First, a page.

Cheapest for drivers with a military connection
If you’re an active member of the military or a veteran — or have an immediate family member who is — chances are high you’ll get a good rate with USAA, an option that isn’t available to the general public. In our analysis, USAA was one of the three cheapest options in Texas for every driver type listed above, and in some cases it was the cheapest. USAA customers also benefit from the insurer’s top-rated customer service.
» COMPARE: NerdWallet’s car insurance comparison tool
Cheapest for low-mileage drivers
If you don’t drive much, look into Milewise when you compare quotes. This insurance from the Allstate family requires a device to plug into your car to track mileage. You’re charged a daily rate plus a per-mile rate, and the company says customers who drive 135 miles or less per week can save 10% or more. As with other per-mile insurers, the less you drive, the lower your insurance bill. But if you want to take a road trip, don’t worry — you won’t be charged for more than 150 miles per day.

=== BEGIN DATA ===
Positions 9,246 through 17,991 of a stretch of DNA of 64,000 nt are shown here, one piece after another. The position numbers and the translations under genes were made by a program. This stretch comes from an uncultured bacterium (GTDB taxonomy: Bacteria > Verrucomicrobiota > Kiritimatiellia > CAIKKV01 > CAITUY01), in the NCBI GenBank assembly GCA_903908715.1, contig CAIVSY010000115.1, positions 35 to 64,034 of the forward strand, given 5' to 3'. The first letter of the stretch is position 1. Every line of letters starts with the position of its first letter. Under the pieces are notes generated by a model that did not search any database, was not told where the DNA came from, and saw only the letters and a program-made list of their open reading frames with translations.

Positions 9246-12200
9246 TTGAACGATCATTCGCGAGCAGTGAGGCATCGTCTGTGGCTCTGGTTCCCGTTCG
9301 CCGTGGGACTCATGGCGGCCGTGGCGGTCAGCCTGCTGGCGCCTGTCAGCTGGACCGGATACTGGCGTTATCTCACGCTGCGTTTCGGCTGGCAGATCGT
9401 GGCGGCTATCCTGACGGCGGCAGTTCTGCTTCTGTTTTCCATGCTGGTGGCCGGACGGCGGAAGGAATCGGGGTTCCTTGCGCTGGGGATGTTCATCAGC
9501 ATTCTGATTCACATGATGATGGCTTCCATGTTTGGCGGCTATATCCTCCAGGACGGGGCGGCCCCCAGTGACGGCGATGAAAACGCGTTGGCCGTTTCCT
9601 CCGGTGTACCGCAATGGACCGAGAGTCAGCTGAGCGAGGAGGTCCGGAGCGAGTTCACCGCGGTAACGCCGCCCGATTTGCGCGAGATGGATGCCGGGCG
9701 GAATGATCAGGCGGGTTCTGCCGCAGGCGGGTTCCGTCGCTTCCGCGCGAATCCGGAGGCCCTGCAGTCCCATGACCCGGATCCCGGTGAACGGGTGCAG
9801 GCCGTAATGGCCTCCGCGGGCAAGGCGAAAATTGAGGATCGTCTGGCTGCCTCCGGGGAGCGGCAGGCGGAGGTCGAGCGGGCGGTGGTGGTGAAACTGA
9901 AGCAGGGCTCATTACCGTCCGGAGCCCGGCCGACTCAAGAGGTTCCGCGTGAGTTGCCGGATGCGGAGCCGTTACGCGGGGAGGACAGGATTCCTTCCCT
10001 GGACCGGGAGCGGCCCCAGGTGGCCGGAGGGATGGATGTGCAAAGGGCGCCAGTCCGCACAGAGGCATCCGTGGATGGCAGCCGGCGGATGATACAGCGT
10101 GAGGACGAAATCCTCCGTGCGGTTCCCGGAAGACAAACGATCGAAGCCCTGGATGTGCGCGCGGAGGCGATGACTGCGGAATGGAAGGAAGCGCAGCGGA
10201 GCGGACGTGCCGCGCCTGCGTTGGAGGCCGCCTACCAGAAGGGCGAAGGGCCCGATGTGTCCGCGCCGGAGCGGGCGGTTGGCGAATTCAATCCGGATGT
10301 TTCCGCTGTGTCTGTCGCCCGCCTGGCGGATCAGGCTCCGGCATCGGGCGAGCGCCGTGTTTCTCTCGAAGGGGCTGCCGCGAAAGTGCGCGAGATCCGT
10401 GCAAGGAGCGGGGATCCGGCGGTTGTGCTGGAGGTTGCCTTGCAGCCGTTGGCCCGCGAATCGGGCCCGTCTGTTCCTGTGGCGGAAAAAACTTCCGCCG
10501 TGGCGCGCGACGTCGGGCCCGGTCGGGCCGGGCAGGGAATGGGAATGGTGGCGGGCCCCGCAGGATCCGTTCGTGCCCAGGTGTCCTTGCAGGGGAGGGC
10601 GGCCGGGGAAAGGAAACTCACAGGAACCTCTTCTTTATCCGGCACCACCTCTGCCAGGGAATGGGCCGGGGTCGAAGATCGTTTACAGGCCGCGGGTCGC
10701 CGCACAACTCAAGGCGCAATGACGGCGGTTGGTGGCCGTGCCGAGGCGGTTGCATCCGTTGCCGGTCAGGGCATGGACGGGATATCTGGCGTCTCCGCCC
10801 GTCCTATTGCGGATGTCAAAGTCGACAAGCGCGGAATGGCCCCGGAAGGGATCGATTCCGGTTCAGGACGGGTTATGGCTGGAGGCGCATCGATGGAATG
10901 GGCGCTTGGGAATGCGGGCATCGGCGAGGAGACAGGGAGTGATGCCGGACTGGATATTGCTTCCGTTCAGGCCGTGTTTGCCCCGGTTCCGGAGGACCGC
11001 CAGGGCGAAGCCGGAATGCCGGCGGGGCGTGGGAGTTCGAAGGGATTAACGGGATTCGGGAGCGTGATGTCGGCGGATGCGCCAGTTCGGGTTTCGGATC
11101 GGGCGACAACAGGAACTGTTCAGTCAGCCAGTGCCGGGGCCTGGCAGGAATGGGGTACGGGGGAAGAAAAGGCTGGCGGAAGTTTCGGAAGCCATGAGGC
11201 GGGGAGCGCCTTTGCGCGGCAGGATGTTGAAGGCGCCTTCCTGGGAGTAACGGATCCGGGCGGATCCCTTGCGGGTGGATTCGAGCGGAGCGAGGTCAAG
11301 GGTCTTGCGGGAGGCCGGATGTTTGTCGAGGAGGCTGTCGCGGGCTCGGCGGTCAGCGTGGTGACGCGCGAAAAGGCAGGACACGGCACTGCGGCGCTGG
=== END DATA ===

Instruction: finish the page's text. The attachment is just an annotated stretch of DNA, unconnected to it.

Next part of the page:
Minimum state car insurance requirements in Texas
With rare exceptions (see below), Texas drivers are required to carry liability insurance. You’ll often see the minimum requirements written in shorthand as 30/60/25. This means in Texas you must buy at least:
- $30,000 bodily injury/death liability coverage per person
- $60,000 bodily injury/death liability coverage per accident
- $25,000 property damage liability coverage per accident
If you cause an accident, liability insurance kicks in to pay for others’ injury treatment and property damage, up to your limits. It doesn’t pay for your own injuries or vehicle repairs.
In many cases, the legal minimum insurance won’t be enough to cover costs if you cause an accident. If you total someone’s luxury car, for example, their repair costs could easily exceed a $25,000 ceiling. Any damage that surpasses your limits has to come out of your own pocket. That’s why for most drivers it’s wise to select higher limits, such as 100/300/50.
Other insurance to consider
Collision coverage: Pays for fixing your own car. It also pays for repairs if you have a single-car accident, such as hitting a tree. Collision coverage has a deductible, the amount subtracted from a claim payment. So if you need $5,000 worth of repairs and have a $500 deductible, your claim check would be $4,500.
Comprehensive coverage: Comprehensive coverage pays to repair your car after animal collisions and certain non-collision issues such as car theft, vandalism and fire, to name a few. It also has a deductible.
Uninsured/underinsured motorist coverage: If you’re struck by a driver who has no car insurance, or not enough, UM/UIM coverage will pay for your injury treatment and that of your passengers, as well as your auto repairs. There’s a mandatory $250 deductible for UM/UIM property-damage claims in Texas.